Check out these blog links:

https://lifeisacelebration.blog/2022/12/02/japan-is-always-a-good-idea/

https://lifeisacelebration.blog/2022/12/04/gorges-volcanoes-porsches/

https://lifeisacelebration.blog/2022/12/05/a-canal-cruise-in-yanagawa/

https://lifeisacelebration.blog/2022/12/09/an-onsen-zen-state-of-mind/

https://lifeisacelebration.blog/2022/12/10/kaiseki-anyone/

Travel Buddies
Feeling grateful.
Wishing for an even better 2023.

Merry Christmas and a Prosperous New Year, everyone! May this Season bring us peace and joy in our minds and hearts.


Typically, I prefer independent travels. But when you’re a big group, and with bebes, escorted tours suit best. We had a big bus for our group, and kaiseki meals were pre-arranged and looked forward to. As expected, we had what the area offers fresh and best. We may have issues with our Japanese guide on communication and all, but the food department is nothing to complain about. What a relief!

All 9 courses for our first kaiseki.
That Aso beef!

In Arden Hotel Aso, we had 2 kaiseki dinners. We grilled our Aso beef the first time, and had it shabu-shabu a second time. The 2nd kaiseki was more filling as we stepped out of the dining hall with our garments bursting at the seams. No wonder the yukatas are preferred wardrobes for this ritual! Wagyu fans can celebrate but in my book, that sea bream carpaccio is tops! Also, that was the best ebi tempura I’ve eaten. The batter is simply too good, way crispier than the usual.

Sea bream carpaccio
Everything on this tray is GOOOOOD!
Even the pickles.

When we visited Takachiho Gorge, we had a “simple lunch” in this tiny izakaya accessible through 3 flights of stairs. If your bladder bothers you, better do it before climbing up. But I thought the tray presented an attractive meal which we all enjoyed. After all, I was almost nearing my quota for Aso beef (or any beef) and craving for other proteins.

The “hut” lid covered the yummy dish. Cute!
How do they do these eggs?

When we headed to Yanagawa, we lunched in this seafood place just before boarding our river boat. What a delight to see them fish out our lunch fresh from the water tanks! I confess I was hoping for an eel lunch but I’m not complaining about the fish we had.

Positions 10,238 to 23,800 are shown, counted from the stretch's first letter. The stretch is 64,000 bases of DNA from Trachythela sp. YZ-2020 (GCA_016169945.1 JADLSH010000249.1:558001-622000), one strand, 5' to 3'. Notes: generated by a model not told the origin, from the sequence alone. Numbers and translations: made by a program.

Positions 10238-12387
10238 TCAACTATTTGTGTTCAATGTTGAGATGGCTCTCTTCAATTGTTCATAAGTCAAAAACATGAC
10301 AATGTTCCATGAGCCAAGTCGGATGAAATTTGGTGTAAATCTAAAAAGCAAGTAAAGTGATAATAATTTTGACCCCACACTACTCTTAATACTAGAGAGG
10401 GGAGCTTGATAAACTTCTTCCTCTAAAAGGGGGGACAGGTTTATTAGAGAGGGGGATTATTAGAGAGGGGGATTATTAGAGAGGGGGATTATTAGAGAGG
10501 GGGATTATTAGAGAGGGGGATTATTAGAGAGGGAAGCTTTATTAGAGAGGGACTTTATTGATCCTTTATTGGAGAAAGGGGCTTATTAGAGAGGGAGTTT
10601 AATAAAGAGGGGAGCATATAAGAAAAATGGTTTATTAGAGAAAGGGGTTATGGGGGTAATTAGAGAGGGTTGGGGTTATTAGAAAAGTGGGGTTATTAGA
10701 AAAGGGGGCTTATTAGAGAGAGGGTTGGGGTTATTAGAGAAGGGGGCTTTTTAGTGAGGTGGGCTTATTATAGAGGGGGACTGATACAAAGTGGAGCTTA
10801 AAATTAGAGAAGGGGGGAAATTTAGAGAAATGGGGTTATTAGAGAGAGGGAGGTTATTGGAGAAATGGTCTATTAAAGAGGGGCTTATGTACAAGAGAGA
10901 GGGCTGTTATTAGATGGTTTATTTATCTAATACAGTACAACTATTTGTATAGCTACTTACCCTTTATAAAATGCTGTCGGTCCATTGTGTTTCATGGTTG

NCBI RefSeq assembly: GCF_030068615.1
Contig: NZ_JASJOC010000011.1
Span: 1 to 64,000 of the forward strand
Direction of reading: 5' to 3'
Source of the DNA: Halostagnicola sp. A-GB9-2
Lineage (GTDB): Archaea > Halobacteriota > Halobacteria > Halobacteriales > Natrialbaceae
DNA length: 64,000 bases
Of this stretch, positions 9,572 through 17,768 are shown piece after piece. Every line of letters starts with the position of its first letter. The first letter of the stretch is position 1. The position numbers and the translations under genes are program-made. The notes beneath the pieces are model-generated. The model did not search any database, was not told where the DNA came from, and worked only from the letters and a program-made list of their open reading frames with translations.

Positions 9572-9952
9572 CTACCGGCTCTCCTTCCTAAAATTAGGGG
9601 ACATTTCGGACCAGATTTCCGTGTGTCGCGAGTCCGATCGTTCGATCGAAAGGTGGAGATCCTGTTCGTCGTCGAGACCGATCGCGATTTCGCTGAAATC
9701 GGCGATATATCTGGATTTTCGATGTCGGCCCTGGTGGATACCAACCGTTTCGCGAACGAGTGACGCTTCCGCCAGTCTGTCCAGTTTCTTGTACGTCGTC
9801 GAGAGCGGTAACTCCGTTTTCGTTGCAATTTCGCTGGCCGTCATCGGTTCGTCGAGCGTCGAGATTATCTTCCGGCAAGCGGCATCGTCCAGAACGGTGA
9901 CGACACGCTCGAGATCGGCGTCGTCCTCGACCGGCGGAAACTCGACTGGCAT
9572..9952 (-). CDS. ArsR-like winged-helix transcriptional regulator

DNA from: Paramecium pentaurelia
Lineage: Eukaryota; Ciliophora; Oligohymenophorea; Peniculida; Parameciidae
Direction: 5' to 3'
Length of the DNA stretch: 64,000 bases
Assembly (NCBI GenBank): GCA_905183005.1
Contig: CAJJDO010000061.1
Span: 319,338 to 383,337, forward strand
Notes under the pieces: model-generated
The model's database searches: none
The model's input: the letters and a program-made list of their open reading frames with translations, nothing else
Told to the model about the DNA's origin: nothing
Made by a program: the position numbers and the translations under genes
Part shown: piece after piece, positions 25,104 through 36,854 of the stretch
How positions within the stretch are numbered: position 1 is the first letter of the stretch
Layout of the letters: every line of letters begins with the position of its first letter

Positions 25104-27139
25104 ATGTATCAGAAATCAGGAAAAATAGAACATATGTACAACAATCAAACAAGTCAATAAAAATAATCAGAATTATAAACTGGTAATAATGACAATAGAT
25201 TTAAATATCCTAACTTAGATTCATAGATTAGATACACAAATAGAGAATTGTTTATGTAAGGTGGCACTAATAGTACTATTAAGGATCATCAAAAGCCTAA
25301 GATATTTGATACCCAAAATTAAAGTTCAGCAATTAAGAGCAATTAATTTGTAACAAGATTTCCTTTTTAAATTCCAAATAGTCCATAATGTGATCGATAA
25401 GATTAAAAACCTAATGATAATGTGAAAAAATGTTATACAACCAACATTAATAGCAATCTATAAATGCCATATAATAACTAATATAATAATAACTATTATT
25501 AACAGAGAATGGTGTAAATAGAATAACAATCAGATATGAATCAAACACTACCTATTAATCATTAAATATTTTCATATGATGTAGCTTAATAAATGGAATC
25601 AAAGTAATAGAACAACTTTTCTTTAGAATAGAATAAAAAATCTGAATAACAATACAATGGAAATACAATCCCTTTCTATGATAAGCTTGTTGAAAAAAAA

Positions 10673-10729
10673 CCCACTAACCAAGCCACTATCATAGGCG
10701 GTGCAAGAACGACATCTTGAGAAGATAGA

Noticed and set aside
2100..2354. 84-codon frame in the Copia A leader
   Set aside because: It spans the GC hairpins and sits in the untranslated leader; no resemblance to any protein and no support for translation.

It’s a rather flat no-name fish. Can you tell?
I wouldn’t mind those clams and oysters too!

By the time we reached the city and on our own in the dining department, I knew what to eat. Those excursions exploring geological wonders hyped up my appetite for unagi (eels) and more shellfish. Found an unagi place and an oysters bar at the rooftop of Hakata Train Station. Well, on the top 2 floors actually. Cravings satisfied!

Unagi for my last lunch before flying out.
Oysters, sardines and zucchini with prosciutto for our last dinner before heading home. Best with beer.

Not to forget, we did partake of that Ichiran ramen too. Not to be missed. You don’t leave Fukuoka without eating this noodle dish in this rich broth. Plus a wagyu lunch somewhere along the route deep down in the island of Kyushu. Sayonara!

Ichiran Ramen
Our Wagyu Lunch

When we reached Arden Hotel Aso in Minami-Aso, we didn’t have any high expectations. Lying in a village in Kyushu, Japan, the onsen hotel must have been neglected much throughout the pandemic judging by its peeling wall paint along the corridors. But its vast garden was well-kept and the resident rabbits look well-taken care of. The rooms are very clean though, and the food superb. The kitchen crew must have stayed along with the garden staff. This you can tell by the quality of its kaiseki dinners. As for the onsen and hot spring baths, we had the area nearly all to ourselves. A choice of indoor and outdoor onsen, as the mood dictates. Swell!